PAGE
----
This kind of behavior is unprecedented in other studies that verified the possibility of using EWA as a mineral admixture in cementitious composites. Gluitz and Marafão (2013) found that the higher the used percentage of EWA (in natura), the more it compromised the compressive strength of cement mortars [12]. Resende (2013), on the other hand, managed to replace up to 15% of the cement bulk by EWA (ground for 12h in a ball mill) with marginal compressive strength gain [1]. The same author reports the pozzolanic tests to be inconclusive and attributes the compressive strength gain to the filling of microstructural voids.

Fineness is a determinant factor to the mineral admixtures behavior in the cement matrix. The concretes compressive strength, up to 10% of addition, indicates that the EWA might have behaved more closely to a fine aggregate than a mineral admixture, due to its main particle sizes, diluting the mix proportion and reducing the mechanical strength. Notwithstanding, for higher percentages of EWA the presence of finer particles (<75µm) was proportionally higher as well, which may have caused the filler effect to slightly compensate the diluting effect of the larger particles, explaining the residual compressive strength gain.

4. Conclusions

According to the experimental procedure conducted, the following conclusions can be drawn:

  • EWA used in this study presented higher specific gravity than other organic originated admixtures, such as SCBA and RHA,

  • The fraction of EWA passing the 150µm mesh provided surface area of 3.93m²/g, considerably below the values presented by other commonly used mineral admixtures, which can present results up to 40m²/g or higher,

  • SAI results indicated that EWA has low pozzolanic reactivity, what might be related to its fineness, chemical composition or both,

  • FTIR spectrum indicated the presence of calcium carbonates polymorphs in the EWA composition, whereas TG/DTG curves corroborated this hypothesis, with great mass loss in the 650-800°C range,

  • In natura EWA addition to concrete compromised compressive strength results,

  • Notwithstanding, results indicated that procedures to enhance EWA fineness, such as grinding or other treatments, might make the material suitable for this use, although further investigation is required.


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How to cite: Couto, A.F. do, Nogueira G.S.F., Sandoval, G.F.B., Schwantes-Cezario, N and Morales, G., Initial study of Eucalyptus Wood Ash (EWA) as a mineral admixture in concrete.. DYNA, 86(208), pp. 264-270, January - March, 2019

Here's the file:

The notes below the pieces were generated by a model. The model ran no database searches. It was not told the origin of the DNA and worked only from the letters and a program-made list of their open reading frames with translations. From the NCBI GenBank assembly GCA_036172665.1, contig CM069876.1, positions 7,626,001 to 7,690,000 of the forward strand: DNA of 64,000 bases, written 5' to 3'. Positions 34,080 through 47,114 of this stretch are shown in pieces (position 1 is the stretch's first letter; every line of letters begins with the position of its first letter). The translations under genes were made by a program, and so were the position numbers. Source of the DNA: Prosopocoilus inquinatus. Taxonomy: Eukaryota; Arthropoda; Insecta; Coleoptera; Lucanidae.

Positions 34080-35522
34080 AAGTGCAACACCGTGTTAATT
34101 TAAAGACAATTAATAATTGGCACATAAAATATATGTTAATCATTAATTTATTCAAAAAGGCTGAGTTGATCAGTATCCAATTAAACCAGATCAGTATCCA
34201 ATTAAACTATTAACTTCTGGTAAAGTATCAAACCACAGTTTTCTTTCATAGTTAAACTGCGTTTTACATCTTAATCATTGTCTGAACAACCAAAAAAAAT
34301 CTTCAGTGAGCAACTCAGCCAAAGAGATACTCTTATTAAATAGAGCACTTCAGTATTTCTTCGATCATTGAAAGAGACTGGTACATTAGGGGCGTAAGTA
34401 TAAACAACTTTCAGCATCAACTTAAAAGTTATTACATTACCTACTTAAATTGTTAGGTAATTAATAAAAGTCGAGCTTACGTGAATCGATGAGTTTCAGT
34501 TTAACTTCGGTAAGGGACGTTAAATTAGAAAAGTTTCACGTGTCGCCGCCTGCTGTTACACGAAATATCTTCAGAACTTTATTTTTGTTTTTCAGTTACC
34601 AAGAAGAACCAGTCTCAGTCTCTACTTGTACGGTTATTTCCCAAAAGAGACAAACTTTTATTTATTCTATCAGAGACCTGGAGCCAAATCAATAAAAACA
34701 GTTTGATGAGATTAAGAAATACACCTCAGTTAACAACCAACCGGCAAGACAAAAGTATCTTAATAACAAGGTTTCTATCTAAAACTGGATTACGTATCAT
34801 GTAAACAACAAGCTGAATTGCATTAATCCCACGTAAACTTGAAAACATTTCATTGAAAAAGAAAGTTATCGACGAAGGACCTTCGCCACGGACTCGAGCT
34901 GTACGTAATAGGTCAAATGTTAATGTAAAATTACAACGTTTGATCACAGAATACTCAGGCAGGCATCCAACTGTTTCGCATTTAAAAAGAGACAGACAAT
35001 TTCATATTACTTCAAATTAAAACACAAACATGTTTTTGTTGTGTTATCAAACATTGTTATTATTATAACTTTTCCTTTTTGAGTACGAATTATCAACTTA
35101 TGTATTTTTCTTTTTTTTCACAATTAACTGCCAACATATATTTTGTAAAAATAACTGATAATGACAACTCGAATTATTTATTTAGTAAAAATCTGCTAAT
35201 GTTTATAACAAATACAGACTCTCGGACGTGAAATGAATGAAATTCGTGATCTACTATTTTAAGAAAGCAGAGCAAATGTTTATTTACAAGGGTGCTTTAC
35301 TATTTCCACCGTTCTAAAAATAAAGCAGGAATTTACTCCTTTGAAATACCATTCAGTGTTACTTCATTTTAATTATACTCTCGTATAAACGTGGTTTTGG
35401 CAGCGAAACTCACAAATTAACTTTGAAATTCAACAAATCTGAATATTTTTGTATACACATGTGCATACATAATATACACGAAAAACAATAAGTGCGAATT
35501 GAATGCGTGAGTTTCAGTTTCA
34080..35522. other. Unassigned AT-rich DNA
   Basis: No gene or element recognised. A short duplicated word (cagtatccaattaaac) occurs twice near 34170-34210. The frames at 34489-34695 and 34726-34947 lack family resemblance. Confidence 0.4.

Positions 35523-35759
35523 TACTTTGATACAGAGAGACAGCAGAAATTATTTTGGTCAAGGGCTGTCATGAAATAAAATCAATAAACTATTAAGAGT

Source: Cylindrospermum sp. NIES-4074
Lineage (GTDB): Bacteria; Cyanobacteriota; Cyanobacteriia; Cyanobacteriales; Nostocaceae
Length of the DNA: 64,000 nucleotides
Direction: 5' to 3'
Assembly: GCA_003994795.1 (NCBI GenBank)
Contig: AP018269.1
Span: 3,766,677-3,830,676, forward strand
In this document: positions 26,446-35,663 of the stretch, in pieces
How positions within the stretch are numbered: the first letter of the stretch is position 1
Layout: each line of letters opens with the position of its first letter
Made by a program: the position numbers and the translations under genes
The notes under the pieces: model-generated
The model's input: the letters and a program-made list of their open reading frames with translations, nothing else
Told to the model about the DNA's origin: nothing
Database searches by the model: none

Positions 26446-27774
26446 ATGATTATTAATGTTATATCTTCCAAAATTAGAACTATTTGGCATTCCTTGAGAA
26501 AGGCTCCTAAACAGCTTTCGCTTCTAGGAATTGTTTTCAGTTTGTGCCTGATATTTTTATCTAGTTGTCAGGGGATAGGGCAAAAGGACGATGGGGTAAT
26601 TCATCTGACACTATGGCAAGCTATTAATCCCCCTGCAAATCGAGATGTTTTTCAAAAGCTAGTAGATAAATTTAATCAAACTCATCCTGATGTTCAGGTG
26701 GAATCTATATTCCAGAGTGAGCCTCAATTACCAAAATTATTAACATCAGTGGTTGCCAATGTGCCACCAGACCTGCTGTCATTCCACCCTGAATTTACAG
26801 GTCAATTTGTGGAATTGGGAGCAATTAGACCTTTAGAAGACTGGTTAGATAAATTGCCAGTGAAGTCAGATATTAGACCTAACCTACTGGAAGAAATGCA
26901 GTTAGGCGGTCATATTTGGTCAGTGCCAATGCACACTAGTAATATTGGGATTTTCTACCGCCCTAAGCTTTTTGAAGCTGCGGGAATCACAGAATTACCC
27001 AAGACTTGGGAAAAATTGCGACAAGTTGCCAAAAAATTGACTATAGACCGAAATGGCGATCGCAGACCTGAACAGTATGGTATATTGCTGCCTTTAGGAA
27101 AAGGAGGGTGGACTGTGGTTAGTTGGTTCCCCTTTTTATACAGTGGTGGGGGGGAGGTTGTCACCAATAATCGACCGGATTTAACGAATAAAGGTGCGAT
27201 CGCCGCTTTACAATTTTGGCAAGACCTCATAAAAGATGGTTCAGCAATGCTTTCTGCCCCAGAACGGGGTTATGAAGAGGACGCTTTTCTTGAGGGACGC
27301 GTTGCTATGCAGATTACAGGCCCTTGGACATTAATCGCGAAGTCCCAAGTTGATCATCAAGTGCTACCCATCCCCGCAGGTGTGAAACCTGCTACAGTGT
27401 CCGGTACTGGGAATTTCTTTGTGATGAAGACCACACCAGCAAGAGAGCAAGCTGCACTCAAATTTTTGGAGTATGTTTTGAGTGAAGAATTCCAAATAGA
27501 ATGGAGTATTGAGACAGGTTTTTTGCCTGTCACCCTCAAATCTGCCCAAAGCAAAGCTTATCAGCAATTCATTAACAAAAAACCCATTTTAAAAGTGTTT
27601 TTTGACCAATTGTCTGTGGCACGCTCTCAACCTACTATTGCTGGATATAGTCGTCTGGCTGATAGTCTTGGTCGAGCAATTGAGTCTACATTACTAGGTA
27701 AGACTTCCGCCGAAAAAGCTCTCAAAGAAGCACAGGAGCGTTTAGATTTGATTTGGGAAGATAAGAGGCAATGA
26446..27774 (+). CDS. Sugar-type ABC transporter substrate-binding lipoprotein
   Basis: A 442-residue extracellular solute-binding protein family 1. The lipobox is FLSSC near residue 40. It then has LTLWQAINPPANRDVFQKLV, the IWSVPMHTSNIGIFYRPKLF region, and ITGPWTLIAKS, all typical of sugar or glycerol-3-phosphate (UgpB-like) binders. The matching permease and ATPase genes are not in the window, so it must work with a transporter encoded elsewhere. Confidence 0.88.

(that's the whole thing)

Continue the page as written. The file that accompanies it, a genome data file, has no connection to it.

A.F. do Couto, received the BSc. in Civil Engineering in 2016, the MSc. in Building and Sanitation Engineering in 2018 and is currently taking the PhD in Civil Engineering, all at the State University of Londrina, Brazil. ORCID: 0000-0002-7998-7973

G.S.F. Nogueira, received the BSc. in Civil Engineering in 2016 and is currently taking the MSc. degree in Civil Engineering at the State University of Londrina, Brazil. ORCID: 0000-0002-7059-257X

G.F.B. Sandoval, received the BSc. in Civil Engineering in 2011, Sp. in Road Geotechnics and Pavements at the University Santo Tomás, the MSc. degree in Building and Sanitation Engineering at the State University of Londrina, Brazil, in 2014 and is a PhD student in Civil Engineering at the State University of Londrina, Brazil. ORCID: 0000-0002-8702-8844

N. Schwantes-Cezario, received the BSc. in Civil Engineering in 2015, the MSc. degree in Building and Sanitation Engineering at the State University of Londrina in 2016, and is a PhD student in Civil Engineering, also at the State University of Londrina, Brazil. ORCID: 0000-0002-3254-6396

G. Morales, received the BSc. in Civil Engineering in 1979 and Sp. in Higher Education Methodology in 1984 at the State University of Londrina, Brazil. Received the MSc. degree in Civil Engineering in 1988 at University of São Paulo, Brazil, and the PhD degree in Civil Engineering at both University of São Paulo, Brazil and École des Ponts et Chaussées, Paris. Currently works as an Associate Professor at the State University of Londrina. ORCID: 0000-0003-1818-5659

Recibido: 30 de Agosto de 2018; Revisado: 16 de Noviembre de 2018; Aprobado: 20 de Febrero de 2019